Hedera yellow ripple

Hedera yellow ripple

How many birds will fit in your cage? 5 This in turn helps to make the birds feel more secure, and may therefore result in reduced stress levels. Foliage in the cage gives the birds something to occupy themselves with–birds often chew on, play within, hedera yellow ripple even build nests out of plants placed in their living space.

For this reason, care must be taken when selecting plants to decorate a flight. The best fake plants to use are constructed of untreated silk and plastic. Make sure the silk plants do not have any components that may be easy for a bird to consume, tangle itself in, get caught on, or stuck by. Treated wood baskets and paper plants may be hazardous choices and are not recommended for decorating flights. Live plants tend to demand more upkeep and may need to be replaced more frequently, as finches often love to pick them apart.

Try to obtain plants that have not been sprayed with any pesticides or chemicals, and be sure to rinse the plants off before placing them in and around the flight. Plantings should be spaced appropriately to allow room for flight paths and to permit the birds to access to the floor of the enclosure. Walk-in enclosures should also have planned pathways for birdkeeper access. In addition to considering what plants are best suited for your area, don’t forget to also consider the needs of the birds.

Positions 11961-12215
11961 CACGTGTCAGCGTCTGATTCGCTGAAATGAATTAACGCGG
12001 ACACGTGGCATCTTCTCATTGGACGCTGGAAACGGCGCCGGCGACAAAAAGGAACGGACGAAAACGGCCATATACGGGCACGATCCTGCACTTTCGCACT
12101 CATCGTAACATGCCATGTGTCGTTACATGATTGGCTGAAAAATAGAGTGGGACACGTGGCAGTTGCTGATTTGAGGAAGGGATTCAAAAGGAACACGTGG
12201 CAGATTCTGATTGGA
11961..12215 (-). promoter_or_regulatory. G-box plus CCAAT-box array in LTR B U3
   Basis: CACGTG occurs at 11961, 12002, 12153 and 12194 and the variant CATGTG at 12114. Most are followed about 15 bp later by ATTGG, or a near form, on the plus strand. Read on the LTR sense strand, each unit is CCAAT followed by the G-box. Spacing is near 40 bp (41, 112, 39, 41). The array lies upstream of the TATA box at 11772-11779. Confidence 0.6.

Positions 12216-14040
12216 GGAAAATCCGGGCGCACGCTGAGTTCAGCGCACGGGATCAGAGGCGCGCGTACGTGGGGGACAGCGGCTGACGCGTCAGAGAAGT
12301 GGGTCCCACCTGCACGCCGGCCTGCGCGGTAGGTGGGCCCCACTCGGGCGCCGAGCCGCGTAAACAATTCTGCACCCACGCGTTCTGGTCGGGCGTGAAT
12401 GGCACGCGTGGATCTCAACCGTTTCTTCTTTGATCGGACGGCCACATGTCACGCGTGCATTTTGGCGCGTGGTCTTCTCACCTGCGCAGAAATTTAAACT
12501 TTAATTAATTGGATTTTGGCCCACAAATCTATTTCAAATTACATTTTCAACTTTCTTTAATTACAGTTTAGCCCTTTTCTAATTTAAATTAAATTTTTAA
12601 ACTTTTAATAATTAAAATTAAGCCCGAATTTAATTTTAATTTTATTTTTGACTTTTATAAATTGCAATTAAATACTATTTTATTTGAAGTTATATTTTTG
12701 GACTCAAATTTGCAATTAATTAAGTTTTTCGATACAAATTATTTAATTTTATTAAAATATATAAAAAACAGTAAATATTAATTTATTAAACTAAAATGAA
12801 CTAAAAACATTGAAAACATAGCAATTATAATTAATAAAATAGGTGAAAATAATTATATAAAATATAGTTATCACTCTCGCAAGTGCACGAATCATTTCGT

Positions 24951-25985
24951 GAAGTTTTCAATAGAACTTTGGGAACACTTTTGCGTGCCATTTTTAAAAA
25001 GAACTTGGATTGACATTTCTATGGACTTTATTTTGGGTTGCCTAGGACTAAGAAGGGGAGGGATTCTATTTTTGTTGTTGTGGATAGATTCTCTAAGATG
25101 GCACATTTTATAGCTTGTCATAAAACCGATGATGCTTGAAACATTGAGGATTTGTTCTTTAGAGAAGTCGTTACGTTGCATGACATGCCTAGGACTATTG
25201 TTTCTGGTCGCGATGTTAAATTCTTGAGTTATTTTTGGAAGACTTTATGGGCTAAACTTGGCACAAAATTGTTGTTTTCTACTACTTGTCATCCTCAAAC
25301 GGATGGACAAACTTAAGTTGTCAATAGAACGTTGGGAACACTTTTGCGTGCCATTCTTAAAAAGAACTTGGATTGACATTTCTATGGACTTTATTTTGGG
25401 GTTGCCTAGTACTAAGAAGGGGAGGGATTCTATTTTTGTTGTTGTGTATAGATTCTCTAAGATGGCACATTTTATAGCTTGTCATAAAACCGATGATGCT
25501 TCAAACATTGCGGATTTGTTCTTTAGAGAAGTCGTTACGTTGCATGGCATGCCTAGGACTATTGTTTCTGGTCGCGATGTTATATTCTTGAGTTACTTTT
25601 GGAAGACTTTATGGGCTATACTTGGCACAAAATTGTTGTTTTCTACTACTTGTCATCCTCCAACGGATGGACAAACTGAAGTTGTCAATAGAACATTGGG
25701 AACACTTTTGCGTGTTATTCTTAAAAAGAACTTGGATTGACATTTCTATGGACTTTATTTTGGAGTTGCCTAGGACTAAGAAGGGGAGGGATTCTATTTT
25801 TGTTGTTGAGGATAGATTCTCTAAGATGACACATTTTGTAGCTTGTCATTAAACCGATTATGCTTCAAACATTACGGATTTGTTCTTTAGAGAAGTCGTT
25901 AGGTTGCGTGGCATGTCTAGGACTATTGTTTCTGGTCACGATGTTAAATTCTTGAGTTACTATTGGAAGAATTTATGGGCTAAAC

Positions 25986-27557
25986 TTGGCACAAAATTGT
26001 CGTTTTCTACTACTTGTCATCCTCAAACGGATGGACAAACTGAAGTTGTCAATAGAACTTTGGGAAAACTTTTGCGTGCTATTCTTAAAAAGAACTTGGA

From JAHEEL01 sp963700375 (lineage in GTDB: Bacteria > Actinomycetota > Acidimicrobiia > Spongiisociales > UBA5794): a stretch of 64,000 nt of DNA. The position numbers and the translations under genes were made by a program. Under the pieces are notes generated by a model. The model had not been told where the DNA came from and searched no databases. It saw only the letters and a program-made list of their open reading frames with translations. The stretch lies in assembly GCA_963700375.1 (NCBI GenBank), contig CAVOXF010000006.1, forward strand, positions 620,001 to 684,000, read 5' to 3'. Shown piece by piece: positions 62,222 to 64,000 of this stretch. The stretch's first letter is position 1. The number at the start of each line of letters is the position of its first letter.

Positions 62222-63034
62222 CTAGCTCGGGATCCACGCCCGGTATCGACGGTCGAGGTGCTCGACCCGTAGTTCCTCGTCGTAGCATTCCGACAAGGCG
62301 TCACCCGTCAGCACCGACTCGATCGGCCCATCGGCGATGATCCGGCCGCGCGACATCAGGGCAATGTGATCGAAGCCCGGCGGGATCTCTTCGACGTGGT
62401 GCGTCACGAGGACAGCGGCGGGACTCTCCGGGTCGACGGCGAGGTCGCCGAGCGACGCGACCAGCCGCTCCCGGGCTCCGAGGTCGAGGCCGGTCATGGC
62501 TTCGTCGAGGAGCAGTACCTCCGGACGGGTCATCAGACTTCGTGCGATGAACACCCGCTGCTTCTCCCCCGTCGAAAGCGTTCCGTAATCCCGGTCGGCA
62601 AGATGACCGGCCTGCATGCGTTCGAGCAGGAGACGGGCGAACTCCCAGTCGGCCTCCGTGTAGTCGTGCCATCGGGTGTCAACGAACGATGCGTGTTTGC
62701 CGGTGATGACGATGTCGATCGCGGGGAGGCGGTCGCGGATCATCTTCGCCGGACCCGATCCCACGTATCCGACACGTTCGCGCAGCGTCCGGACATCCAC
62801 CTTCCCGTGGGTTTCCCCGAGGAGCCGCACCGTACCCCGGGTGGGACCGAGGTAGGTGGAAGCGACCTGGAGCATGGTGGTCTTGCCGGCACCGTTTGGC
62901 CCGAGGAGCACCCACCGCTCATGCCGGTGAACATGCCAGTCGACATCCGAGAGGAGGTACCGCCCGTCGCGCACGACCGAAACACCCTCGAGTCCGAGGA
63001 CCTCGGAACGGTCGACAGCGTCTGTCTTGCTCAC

Plants should be added to the enclosure as it is being completed. Ideally plants should produce their densest foliage while the birds are nesting. Below are some options which have been listed as safe for birds. Plants which are generally considered safe. Note: Please be aware that roses and bougainvillea have thorns. Wild passerines built a nest in a hanging petunia.